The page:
Telecommuting is gaining popularity with both businesses and employees, and, often times, remote workers turn to shared office space, or coworking space, for its office amenities and sense of community. According to The New York Times, the number of employed workers in the U.S. who spent at least some time working remotely has increased four percent between 2012 and 2016 to now make up 43 percent. As a result of a growing virtual workforce, coworking is undergoing explosive growth. Coworking companies are turning to non-traditional working spaces in order to grow and reach employees who may need a less expensive alternative to shared office space, and, in the process, turning retail into an unlikely ally.
It’s expected that more than one million people globally will work in approximately 14,000 shared work spaces in 2017. By 2020, coworking is expected to balloon to 26,000 spaces and 3.8 million remote workers. One of the limitations, especially for freelance or self-employed virtual workers, is the cost. Coworking space averages approximately $170 a month in the U.S., and that can price freelances out of the market.
Companies like Spacious and Switch Cowork offer a less expensive option by pairing with restaurants that typically only offer dinner service. Since restaurants that do not offer non-dinner service often have large, empty spaces during the day, both the startup and the restaurant capitalize on that unused space. During the day, virtual workers may use the tables and treat themselves to coffee and tea, Wi-Fi, power and the ambiance of a café versus an office. Once dinner service prep begins for the dining room, the work day is over, typically around 5 or 5:30 p.m.
Spacious is a startup founded by Preston Pesek and Chris Smothers that currently operates in New York City, where approximately 2,000 restaurants sit empty during the day. Virtual workers can be alone or in groups, and Spacious can also work with groups on private meetings. For $95 a month, virtual workers can get unlimited access to seven Spacious partner restaurants in addition to having one free guest per hour (after that, it’s $6 per hour per guest). They also offer a reservation-free day pass for $29. Spacious features include coffee, snacks, Wi-Fi, work-friendly music, a host to take care of members and a digital platform for check-ins and payments.
“In a city where rent is such a meaningful component to a retailer’s expenses, and, therefore, its ultimate success or failure, Spacious is allowing restauranteurs to create a new revenue stream from their space during the daytime, when the space would otherwise have been vacant,” said HFF Managing Director Scott Aiese in HFF’s New York City office. “It’s a clear evolution of the sharing economy and analogous to an accountant and a bartender sharing an apartment.”
Restaurants and members aren’t the only ones who have taken to what Spacious has to offer. Three venture capital firms, Lerer Hippeau Ventures, BoxGroup and SV Angel; MetaProp NYC, an accelerator; and private investors participated in a round of funding last year, and the company is looking to expand to Boston and San Francisco.
Switch Cowork is trying to grow the largest "underground" network of freelancers, startups and remote workers in and around Austin, Texas, and the company is achieving this goal by marketing restaurants for work space. Co-founders Christa Freeland and Jacob Morin launched the company in November 2016 after they came to the realization that it’s difficult to work in a coffee shop due to size, limited access to outlets and often unpredictable Wi-Fi. They initially wanted a coffee shop designed for work, something akin to a blending of spaces between café and office, but Freeland noted that it came with issues.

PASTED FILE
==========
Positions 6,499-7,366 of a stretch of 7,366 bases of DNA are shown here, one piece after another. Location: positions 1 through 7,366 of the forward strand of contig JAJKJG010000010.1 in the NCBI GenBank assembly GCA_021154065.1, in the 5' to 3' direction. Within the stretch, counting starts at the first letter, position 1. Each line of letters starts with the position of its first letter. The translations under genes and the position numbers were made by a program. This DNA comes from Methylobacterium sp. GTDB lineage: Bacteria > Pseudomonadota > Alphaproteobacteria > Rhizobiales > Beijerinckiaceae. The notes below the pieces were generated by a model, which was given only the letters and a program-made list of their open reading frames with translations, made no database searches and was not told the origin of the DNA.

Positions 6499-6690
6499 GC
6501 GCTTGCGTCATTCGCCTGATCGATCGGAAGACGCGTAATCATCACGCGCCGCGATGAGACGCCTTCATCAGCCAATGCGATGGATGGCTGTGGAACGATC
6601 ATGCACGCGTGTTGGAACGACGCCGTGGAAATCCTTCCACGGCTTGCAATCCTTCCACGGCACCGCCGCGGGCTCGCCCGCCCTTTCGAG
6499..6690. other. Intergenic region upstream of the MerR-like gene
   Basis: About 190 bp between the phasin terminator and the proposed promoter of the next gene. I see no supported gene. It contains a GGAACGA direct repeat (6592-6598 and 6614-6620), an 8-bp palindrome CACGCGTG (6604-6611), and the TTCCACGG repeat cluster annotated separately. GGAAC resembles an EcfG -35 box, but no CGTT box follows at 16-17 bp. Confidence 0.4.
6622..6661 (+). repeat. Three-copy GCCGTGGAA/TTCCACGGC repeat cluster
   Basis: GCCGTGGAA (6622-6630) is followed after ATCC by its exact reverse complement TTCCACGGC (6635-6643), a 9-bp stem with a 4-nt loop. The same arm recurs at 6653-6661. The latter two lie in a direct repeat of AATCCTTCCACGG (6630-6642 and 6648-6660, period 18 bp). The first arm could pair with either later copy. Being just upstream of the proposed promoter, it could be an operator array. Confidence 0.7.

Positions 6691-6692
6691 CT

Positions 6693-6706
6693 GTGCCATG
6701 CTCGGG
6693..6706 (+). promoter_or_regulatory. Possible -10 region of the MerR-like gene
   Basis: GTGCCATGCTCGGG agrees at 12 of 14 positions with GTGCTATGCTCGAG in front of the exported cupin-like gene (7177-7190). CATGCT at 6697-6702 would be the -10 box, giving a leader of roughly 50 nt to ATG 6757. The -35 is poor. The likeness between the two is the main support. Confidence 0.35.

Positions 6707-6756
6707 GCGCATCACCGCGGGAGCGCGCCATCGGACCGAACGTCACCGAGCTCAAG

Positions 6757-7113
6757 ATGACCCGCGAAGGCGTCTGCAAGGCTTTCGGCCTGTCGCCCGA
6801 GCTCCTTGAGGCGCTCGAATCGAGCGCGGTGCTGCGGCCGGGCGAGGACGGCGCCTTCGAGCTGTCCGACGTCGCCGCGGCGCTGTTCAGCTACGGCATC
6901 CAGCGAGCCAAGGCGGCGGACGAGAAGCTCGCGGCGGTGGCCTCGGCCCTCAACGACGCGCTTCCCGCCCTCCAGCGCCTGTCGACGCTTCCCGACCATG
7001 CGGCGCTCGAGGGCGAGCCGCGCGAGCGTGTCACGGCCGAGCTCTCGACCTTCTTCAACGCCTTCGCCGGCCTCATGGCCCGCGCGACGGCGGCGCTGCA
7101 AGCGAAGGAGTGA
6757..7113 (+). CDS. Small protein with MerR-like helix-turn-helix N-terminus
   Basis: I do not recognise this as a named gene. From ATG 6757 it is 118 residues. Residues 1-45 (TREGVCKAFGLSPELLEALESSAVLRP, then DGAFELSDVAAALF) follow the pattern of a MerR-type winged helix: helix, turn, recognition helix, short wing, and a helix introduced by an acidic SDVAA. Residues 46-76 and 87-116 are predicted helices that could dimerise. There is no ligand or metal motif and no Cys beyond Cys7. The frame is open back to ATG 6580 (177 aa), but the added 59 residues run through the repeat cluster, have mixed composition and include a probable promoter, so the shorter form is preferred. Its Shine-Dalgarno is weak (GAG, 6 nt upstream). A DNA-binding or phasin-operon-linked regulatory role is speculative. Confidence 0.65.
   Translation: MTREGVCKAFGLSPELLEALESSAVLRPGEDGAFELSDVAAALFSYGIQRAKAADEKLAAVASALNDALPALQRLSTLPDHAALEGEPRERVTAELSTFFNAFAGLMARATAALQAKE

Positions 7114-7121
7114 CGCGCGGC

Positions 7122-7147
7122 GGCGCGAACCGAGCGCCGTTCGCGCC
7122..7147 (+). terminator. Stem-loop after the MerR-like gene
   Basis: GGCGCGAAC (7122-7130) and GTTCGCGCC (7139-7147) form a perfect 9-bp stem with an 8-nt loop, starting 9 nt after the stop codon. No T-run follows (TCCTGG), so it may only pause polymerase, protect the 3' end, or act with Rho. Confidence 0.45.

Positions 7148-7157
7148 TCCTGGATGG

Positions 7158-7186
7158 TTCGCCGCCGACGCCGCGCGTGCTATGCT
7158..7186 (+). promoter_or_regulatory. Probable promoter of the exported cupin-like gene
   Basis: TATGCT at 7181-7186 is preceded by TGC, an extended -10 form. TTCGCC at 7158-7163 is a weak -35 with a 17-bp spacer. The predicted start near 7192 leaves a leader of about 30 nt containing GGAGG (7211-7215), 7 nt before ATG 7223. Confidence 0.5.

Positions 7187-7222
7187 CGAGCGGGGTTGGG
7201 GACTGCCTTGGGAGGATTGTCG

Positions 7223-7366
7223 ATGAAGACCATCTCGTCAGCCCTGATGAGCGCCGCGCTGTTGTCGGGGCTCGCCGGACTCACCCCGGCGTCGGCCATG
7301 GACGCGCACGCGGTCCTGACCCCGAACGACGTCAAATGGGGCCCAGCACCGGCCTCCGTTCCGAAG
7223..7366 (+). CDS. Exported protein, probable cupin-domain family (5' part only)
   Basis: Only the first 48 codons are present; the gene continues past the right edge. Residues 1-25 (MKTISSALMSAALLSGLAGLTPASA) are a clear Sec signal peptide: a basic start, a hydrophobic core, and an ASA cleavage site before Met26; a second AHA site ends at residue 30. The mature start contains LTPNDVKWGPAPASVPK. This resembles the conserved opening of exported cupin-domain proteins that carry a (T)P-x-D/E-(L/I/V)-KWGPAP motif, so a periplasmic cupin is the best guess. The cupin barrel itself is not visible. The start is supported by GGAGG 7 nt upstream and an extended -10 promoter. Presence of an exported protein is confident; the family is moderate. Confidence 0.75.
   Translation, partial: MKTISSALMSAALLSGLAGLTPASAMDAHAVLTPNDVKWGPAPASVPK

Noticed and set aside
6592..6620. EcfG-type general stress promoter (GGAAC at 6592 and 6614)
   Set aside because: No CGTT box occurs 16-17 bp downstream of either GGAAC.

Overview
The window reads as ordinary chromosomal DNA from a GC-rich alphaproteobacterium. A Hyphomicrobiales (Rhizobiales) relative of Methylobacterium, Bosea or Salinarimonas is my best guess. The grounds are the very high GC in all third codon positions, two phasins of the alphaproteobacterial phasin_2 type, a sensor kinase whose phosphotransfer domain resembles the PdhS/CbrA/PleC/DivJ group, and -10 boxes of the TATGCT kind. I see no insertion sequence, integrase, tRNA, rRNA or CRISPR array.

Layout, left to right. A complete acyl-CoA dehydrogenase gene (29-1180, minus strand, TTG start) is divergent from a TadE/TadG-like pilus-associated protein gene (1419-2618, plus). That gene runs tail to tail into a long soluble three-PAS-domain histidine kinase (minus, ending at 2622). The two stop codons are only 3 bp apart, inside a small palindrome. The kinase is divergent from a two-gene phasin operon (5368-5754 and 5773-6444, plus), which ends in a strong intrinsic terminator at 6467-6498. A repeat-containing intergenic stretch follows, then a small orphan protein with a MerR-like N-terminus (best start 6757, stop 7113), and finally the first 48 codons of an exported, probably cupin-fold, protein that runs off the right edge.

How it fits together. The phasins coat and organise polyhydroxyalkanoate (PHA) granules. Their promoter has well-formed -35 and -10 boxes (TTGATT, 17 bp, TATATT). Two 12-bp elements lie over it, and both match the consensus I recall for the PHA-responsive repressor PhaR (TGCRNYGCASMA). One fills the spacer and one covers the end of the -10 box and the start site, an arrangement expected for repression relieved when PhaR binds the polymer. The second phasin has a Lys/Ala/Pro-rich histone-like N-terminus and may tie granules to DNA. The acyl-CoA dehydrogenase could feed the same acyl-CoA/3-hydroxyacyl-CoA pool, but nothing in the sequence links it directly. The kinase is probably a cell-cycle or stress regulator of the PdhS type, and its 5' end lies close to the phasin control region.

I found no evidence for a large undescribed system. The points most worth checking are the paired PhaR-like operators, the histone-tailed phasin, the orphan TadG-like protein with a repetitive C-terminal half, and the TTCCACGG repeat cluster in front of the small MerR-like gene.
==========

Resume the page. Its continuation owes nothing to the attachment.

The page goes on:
“It’s risky to start because of the time it would take to build and that it's an unproven, very capital intensive model,” she said. “I thought of doing an MVP [minimum viable product] of that idea to just collaborate with well-designed restaurants that don't open during typical office hours anyway, to operate their space as a place to cowork.”
Available restaurants are updated on the Switch website. Cost for the service is $95 per month for a standard monthly plan. Switch also offers individual and team pricing. For those not sure about committing to a full month, the company offers a $10 daily rate after a free week to try out the service.
“We're a fraction of the price of a coworking space membership, and if you were to buy one cup of coffee a day at a coffee shop, that's just around our price-point,” Freeland explained. “Switch memberships include coffee/cold brew, and snacks. We also have power strips and extension cords that an on-site community manager can help with. We boast a variety of comfortable extra-large booths, ‘standup desks’ and outdoor table arrangements. It's a great way to get work done and meet other like-minded professionals in Austin.”
Restaurants are not alone in their venture to supplement profits by partnering with work-share companies. Last year, Staples, in conjunction with Workbar, the Massachusetts Coworking Network, launched Workbar at Staples in the Boston area. This new type of shared work space offers virtual workers high-quality shared space with ergonomic desks and chairs, flex offices, conference rooms available via reservations, private phone rooms, free onsite parking and unlimited coffee all inside three Staples stores in Brighton, Norwood and Danvers. There is a café area and, of course, free office supplies.
Shared work space in restaurant and retail space combines current employment trends with commercial real estate. The situation can be a win-win for property owners, coworking companies and a growing virtual workforce.
By Kimberly Steele, Digital Content/Public Relations Specialist